Nissan Leaf passes autonoumous driving test on Japanese highway.
We're not sure how to translate "ghost-riding the whip" in Japanese, but Nissan appears to have mastered the concept. Earlier this week, the Japanese automaker tested a self-driving Nissan Leaf electric vehicle on public roads for the first time and proclaimed the exercise a success in driverless motoring.
Nissan equipped the vehicle with its so-called Autonomous Drive feature and took the car out onto Sagami Expressway in Kanagawa prefecture. The car, the first with Autonomous Drive to receive a license plate in Japan, is programmed to merge, change lanes and maintain a safe distance relative to other vehicles, all without the aid of a driver's controls.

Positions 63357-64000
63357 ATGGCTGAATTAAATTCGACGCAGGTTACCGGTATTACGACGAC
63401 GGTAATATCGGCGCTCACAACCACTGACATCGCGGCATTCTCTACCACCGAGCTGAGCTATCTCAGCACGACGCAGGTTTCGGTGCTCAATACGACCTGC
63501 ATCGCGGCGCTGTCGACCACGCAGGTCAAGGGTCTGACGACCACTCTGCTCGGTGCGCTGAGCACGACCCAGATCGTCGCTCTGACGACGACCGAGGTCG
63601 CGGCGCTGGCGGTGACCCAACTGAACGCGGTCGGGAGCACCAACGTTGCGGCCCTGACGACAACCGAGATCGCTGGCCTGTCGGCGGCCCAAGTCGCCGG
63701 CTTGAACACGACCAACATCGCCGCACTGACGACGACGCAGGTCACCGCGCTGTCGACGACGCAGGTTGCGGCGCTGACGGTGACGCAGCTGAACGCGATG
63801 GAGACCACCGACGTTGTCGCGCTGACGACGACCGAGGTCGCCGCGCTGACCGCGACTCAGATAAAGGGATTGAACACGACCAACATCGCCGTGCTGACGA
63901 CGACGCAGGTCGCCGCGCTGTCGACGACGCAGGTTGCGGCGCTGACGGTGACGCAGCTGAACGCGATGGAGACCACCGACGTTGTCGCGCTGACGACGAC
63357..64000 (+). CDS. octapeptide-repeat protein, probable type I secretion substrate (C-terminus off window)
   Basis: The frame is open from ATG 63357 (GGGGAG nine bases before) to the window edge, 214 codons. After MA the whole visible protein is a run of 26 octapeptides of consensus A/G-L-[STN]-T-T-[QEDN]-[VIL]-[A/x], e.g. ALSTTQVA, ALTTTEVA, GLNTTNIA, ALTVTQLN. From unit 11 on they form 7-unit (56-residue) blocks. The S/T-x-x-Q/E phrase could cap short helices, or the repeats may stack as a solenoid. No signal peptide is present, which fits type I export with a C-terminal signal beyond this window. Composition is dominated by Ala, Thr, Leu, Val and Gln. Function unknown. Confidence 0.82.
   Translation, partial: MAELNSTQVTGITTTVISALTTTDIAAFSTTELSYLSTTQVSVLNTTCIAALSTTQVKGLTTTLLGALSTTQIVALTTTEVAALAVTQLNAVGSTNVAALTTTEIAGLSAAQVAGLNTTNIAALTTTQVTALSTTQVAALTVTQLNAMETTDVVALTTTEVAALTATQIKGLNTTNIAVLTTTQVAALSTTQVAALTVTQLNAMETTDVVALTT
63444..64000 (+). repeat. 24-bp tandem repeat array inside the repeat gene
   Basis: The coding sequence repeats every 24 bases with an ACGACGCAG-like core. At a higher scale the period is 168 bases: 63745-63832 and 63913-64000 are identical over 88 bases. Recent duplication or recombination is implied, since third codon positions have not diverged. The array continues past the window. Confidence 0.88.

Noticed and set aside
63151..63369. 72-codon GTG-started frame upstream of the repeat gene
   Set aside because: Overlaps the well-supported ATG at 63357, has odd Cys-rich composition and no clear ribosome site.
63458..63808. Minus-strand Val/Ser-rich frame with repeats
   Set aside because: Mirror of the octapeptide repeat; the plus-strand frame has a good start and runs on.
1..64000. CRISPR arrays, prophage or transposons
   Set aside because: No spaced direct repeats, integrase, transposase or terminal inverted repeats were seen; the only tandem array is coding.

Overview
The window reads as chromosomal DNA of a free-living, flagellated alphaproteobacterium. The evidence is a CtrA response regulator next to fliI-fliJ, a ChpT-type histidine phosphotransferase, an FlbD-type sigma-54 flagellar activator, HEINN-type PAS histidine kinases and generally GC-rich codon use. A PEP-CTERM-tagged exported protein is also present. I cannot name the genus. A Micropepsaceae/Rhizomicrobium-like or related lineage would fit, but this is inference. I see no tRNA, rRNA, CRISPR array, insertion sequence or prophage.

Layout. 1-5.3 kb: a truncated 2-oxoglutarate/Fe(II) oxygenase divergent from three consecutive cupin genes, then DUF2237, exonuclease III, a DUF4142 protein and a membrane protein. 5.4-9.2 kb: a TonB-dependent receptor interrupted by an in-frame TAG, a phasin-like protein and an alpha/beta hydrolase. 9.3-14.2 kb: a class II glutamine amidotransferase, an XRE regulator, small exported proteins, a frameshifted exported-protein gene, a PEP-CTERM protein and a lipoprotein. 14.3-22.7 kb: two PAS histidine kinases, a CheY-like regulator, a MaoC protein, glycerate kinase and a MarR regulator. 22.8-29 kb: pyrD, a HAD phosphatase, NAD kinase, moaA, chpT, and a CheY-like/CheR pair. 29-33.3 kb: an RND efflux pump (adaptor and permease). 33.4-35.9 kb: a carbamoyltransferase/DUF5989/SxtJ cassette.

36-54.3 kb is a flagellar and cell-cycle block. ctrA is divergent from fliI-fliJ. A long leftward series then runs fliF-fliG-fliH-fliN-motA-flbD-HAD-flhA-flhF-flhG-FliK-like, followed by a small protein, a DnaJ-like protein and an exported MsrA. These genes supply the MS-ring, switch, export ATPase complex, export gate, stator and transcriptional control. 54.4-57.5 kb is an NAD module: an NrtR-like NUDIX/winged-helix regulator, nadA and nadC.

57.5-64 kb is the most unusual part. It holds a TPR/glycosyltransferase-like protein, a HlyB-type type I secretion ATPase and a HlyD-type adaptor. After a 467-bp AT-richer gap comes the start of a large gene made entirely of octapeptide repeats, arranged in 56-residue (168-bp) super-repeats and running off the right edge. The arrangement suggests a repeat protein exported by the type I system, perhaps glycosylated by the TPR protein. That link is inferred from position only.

Nissan has joined a growing list of companies that are testing the concept of autonomous driving, which in some circles is seen to potential improve both safety and fuel economy. Most notably, Swedish automaker Volvo last year tested its Sartre road train project in Spain. Volvo used three vehicles equipped with cameras, radar and laser sensors that tailed a truck for about 120 miles going about 53 miles per hour. The cars were about 20 feet apart and were programed to accelerate, brake and turn in the same way as the lead truck, which all worked as planned.
Wed Nov 27 2013 16:52:32 GMT+0000 (Coordinated Universal Time)